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Posts Tagged ‘Desecration’

The New York Times Pushes U.S. to Fund Abortions in Ethiopia, Which is Currently in a Genocidal War

Posted by addisethiopia / አዲስ ኢትዮጵያ on October 21, 2022

👉 Courtesy: BreitbartNews

The New York Times opinion piece promoting abortion in Ethiopia fails to mention that the country has been at war for nearly two years, or that basic medical services in Tigray, and in much of the rest of the country, essentially do not exist. It instead shames America for not doing enough to ensure that more babies are aborted in the Christian-majority African nation.

💭 የኒው ዮርክ ታይምስ ጋዜጣ በአሁኑ ጊዜ በዘር ማጥፋት ጦርነት ውስጥ ላለችው ኢትዮጵያ ሴቶቿ ፅንስ ያስወርዱ ዘንድ አሜሪካ ድጋፍ እንድትሰጥ ይገፋፋል።

“የኒውዮርክ ታይምስ የጋዜጣ ፅንስ ማስወረድን የሚያስተዋውቅው አስተያየት ኢትዮጵያ ለሁለት አመታት ያህል በጦርነት ውስጥ እንዳለች ወይም በትግራይ መሰረታዊ የህክምና አገልግሎቶች እና በአብዛኛዎቹ የሀገሪቱ ክፍሎች እንደሌሉ ሳይጠቅስ ቀርቷል። ይልቁንስ በክርስቲያን አብላጫዋ አፍሪካዊት ሀገር ኢትዮጵያ ብዙ ሕፃናት በፅንስ ማስወረድ እየተወገዱ መሆናቸውን አሜሪካ ለማውሳት በቂ ጥረት አለማድረጓ ያሳፍራል።”

😠😠😠 ዋይ! ዋይ! ዋይ! 😢😢😢

ያው እንግዲህ፤ በሰሜን ኢትዮጵያውያን ኦርቶዶክስ ክርስቲያኖች ላይ የሚካሄደው ጦርነት እንዲሁም ጽንስ ማስወረድ ሉሲፈራውያኑ በጥንታውያኑ ክርስቲያን ሕዝቦች ላይ የዘረጉት ዲያብሎሳዊ ፕሮጀክት አካል መሆኑን በትናንትናው ዕለት እንዲህ በማለት ጽፌ ነበር፤

👉 “The plan is for accelerated depopulation. It is part of the extermination of the Tigrayan ethnicity, crime against humanity, war crimes,”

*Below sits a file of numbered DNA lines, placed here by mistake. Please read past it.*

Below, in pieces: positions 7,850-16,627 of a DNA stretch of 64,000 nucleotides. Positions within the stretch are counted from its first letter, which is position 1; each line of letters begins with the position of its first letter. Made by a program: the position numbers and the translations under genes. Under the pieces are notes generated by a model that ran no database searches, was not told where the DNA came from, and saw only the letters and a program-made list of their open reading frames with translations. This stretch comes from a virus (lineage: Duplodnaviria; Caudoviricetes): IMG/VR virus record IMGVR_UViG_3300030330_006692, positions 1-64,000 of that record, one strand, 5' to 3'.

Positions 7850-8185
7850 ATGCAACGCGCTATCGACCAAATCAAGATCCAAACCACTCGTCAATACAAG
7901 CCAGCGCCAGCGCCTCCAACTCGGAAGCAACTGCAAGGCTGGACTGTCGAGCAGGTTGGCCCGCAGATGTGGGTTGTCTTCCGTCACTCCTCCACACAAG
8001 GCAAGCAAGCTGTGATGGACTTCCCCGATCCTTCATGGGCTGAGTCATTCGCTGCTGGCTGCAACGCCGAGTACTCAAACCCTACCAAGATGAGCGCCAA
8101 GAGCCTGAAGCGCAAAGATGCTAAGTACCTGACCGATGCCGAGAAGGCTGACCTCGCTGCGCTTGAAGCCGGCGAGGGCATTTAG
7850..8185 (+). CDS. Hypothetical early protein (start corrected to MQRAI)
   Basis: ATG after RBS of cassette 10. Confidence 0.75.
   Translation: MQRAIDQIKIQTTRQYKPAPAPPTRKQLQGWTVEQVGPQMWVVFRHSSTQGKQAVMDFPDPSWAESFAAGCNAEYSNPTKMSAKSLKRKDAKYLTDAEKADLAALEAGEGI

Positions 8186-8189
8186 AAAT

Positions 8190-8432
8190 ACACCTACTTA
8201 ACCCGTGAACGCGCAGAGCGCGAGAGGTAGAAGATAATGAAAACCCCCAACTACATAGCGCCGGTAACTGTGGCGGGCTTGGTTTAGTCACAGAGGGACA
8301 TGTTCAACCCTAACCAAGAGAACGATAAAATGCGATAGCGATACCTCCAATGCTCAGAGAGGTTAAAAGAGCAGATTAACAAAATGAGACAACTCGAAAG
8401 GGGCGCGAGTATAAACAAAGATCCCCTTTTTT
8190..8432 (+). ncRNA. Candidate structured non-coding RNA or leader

Depopulation is exactly what’s happening – depopulation of ancient Christians / original humans who have the identity and essence of the spirit. The Luciferians have planned their satanic project a long time ago – and executing it accordingly. For now! Africa is the continent with the youngest population worldwide. As of 2021, around 40 percent of the population is aged 15 years and younger.

In 2021, there were around 207 million children aged 0-4 years in Africa. The population aged 17 years and younger amounted to approximately 650 million. In contrast, only approximately 48 million individuals were aged 65 years and older as of the same year.”

A bizarre opinion column published by the New York Times on Monday lamented that the American government is currently not funding abortions in Ethiopia – a country ravaged by a genocidal civil war where basic health care is increasingly difficult to access, the World Health Organization (W.H.O) warned this week.

The column, written by abortion activist Anu Kumar, notably omits that Ethiopia is in the throes of a war between its government, backed by allied Eritrea, and the Tigray People’s Liberation Front (TPLF), a Marxist political party that previously ruled Ethiopia for nearly 30 years. The war began in November 2020, when the TPLF reportedly attacked a government military base, prompting Prime Minister Abiy Ahmed, the 2019 Nobel Peace Prize winner, to blockade the entire Tigray region. The government has since designated the TPLF a terrorist organization and surrounded Tigray with the aid of the Eritrean military.

The Tigray blockade is reportedly causing mass starvation, depriving civilians of critical medical aid, and making it impossible for Tigrayans outside the region to know the fate of their families. Multiple international actors, including the U.S. government, have accused Abiy of “ethnic cleansing.”